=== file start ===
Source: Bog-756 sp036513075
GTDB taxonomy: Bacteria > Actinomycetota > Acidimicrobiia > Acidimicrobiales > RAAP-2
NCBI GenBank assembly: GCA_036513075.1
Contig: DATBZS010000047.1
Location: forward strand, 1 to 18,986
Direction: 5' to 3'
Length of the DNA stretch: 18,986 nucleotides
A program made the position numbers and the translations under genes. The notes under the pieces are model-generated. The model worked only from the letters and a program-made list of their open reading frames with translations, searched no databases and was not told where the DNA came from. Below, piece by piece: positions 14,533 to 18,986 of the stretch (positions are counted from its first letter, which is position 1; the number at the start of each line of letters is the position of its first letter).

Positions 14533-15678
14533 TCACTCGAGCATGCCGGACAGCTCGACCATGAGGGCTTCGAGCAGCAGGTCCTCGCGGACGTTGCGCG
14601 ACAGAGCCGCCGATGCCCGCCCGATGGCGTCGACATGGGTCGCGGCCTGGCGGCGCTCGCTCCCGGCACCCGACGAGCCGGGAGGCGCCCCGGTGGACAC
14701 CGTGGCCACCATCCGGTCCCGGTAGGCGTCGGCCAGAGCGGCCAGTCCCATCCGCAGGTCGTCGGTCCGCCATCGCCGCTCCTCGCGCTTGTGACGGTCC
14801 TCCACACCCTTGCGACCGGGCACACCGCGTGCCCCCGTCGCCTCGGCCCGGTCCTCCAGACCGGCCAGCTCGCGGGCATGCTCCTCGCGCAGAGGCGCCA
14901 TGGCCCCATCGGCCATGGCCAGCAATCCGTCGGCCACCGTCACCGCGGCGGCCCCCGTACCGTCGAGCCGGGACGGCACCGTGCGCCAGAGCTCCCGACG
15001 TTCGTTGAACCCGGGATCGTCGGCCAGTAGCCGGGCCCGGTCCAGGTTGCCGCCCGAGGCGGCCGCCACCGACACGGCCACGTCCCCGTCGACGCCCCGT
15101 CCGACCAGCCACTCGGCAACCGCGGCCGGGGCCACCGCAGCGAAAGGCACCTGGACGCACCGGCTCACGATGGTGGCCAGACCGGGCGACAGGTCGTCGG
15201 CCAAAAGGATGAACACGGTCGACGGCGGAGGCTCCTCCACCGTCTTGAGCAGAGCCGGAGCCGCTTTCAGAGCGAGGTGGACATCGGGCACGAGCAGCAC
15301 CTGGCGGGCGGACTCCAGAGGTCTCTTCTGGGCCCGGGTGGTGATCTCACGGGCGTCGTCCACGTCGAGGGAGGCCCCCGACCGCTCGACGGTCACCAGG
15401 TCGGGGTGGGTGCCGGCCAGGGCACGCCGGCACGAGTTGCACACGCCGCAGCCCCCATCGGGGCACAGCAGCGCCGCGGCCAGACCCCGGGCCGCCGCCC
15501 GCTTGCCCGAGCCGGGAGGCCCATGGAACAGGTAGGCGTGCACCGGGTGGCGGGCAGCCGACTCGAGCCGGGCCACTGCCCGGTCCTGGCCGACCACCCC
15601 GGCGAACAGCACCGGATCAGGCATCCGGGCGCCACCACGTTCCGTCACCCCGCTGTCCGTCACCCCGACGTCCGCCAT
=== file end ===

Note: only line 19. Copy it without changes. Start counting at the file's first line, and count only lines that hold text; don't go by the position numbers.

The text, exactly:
15401 TCGGGGTGGGTGCCGGCCAGGGCACGCCGGCACGAGTTGCACACGCCGCAGCCCCCATCGGGGCACAGCAGCGCCGCGGCCAGACCCCGGGCCGCCGCCC